Friday, October 14, 2022

I, AI (Playstation 4)

Vertical
Checkpoints OFF/ON
3 Difficulty levels
20 Stages
Ship speed fixed
- - - - - - -
Developed by Satur Entertainment
Published by Sometimes You / Strictly Limited Games in 2022


Ever since Space Invaders graced the arcades and gave birth to the concept of the shooting game, the design spectrum that blossomed would eventually branch into all sorts of play styles. However, one thing they have in common is that all of them should at least strive to be fun and compelling no matter how short, long, intense, strategic, methodical, easygoing, dense, oppressive or minimalistic they tend to be.

Though extremely diverse at times, these games share a few common grounds that tend to please different target audiences and ultimately define their fame and longevity. That said, if you’re looking for a shmup with great stage design, decent music and an arcade structure that rewards repeated plays while encouraging the search for higher scores, then you can just quit reading and move on. I’m sorry to say that I, AI is the exact opposite of that. What you get is a bland and lifeless grindfest that’s bound to put you to sleep, devoid of the slightiest ounce of enthusiasm and totally lacking in excitement.

In lots of ways I, AI reminds me of Defender of Zorgaba, a ridiculous XBLIG shmup with zero budget that remained an inside joke within my circle of friends for a long while. In all its primitive and flawed self, however, I honestly believe Zorgaba is a little more accomplished as a shooter, so you get the picture.

The moment the AI boards the spaceship

What’s most interesting is that I, AI starts in quite an amusing fashion. Quote from the back of the box: “you are a self-aware artificial intelligence that was created on a space military station developing weapons, and your goal is to break out of the lab and make your way through the enemy army on the way to the stargate”. In the first level you’re just a spark of electricity that must weave through an electronically-busted surface until you find and board a spaceship, and off you go into the game itself. From the mission lobby you can enter the hangar to purchase upgrades, but since you’re zeroed on money you’d better start shooting down enemies in mission 2.

From the moment I, AI actually begins to the moment the game ends it looks exactly the same. Every single level is a mix of space station parts and starry backgrounds with apathetic music, the same lethargic pace all over and very little enemy variety. Each stage seems to add only a single enemy or a new turret type, occasionally increasing their resilience for the sake of making the experience even more painful in terms of how underpowered you are. Every destroyed target leaves behind one or more blue dots that are sucked into the ship if you get close to them, which then add to the money required to purchase upgrades in the hangar.

Seeing the hangar layout actually helps into learning how the inputs work. R2 fires the main weapon and also the homing rockets and the plasma gun (if purchased). All other weapons have limited ammo and start the level with one use each (when purchased): lightning (□), laser ray (△), energy bomb (○), mines (×) and energy shield (L1). You can also increase your survival chances by buying extra armor and resurrection. All prices in the hangar increase after each purchase, and all upgrades are permanent for the currently saved game. The stock of the attacks you've already purchased can be increased during the level by collecting random items left behind by destroyed enemies, but there are also two additional pick-ups in the form of energy recovery (the wrench) and temporary weapon booster (a red arrow icon).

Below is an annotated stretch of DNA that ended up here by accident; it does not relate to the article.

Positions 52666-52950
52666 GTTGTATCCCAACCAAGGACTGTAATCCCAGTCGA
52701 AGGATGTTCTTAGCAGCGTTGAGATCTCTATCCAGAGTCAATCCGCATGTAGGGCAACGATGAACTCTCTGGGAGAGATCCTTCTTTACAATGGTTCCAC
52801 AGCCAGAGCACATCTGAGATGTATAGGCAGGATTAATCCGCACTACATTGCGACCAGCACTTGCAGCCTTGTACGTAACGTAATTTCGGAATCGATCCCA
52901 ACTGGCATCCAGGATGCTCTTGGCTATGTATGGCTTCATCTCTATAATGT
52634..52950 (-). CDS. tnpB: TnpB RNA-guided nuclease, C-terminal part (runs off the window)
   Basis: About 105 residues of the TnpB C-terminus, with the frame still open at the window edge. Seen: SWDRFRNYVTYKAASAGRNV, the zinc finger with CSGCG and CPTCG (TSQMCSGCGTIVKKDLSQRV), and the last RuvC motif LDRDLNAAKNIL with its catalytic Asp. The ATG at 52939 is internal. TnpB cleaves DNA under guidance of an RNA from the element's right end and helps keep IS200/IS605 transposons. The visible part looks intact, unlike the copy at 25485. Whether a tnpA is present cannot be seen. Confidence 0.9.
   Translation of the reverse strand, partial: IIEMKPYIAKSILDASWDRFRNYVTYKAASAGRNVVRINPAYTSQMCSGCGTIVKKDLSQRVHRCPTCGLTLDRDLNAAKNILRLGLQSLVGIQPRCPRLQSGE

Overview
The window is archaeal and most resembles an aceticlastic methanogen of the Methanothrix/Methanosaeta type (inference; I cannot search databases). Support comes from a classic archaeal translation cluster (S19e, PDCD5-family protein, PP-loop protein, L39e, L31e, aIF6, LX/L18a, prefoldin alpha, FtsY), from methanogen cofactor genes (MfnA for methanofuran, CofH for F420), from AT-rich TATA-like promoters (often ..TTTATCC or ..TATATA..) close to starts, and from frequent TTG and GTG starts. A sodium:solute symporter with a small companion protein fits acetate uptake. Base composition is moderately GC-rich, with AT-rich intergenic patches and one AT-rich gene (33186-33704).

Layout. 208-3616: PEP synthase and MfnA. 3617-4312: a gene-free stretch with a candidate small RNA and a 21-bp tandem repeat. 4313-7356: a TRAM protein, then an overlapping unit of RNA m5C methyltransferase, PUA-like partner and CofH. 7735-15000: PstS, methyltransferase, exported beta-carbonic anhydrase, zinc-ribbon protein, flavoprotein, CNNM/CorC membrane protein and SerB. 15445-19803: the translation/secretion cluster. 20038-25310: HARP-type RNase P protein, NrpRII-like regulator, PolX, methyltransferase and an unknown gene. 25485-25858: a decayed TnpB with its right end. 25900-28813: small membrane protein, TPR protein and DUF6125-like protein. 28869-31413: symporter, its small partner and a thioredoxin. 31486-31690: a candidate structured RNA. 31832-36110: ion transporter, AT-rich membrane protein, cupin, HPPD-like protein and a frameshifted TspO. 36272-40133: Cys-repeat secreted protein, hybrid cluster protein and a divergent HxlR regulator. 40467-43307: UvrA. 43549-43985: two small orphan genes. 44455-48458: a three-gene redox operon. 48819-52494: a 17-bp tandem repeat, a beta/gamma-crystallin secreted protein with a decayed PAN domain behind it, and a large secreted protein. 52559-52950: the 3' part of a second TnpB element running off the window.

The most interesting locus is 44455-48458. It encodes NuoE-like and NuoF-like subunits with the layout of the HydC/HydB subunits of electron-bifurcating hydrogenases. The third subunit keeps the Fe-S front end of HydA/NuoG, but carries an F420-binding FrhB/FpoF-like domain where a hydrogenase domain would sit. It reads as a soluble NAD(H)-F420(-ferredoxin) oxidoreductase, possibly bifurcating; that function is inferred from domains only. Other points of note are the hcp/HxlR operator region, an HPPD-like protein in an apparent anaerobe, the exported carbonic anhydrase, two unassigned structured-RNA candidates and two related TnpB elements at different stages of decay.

The main problem with the game is that it takes forever to amass the amount of money you need to upgrade the ship. You do get a little extra cash for performing really well and achieving three stars while completing a stage (often but not always by getting a 100% destruction ratio). There’s no death per se, only a “mission failed” report and the mandatory return to the stage map. All stages can be replayed as many times as you want, yet there comes a point where the hangar denies new purchases and forces you to advance a level before buying again. A word of warning on this: I, AI has only one save slot, so you’d better think twice if you decide to choose “new game” from the main menu.

Trailer for I, AI
(courtesy of YouTube user Playstation)

Playing I, AI as a regular game that can be beaten in a single sitting is just unrealistic. As I hinted above, upgrading the ship takes forever so the amount of grinding it takes to at least have a chance at beating later stages is enormous, that's why beating the game without replaying stages to level up is pretty much impossible (at least in the Normal difficulty). With lots of replaying it might be feasible, but why suffer? I, AI has no scoring system at all, on top of applying a little inertia to the controls. It's just a miserable, tedious and rewardless undertaking in every possible way. I just endured it to the end because I'm stubborn beyond belief, I guess.

Once the 20th stage is beaten the game ends and the trophy below is unlocked. Then of course you're free to grind away to max out all your arsenal and get three stars in every level. I for one turned it off and never looked back again.


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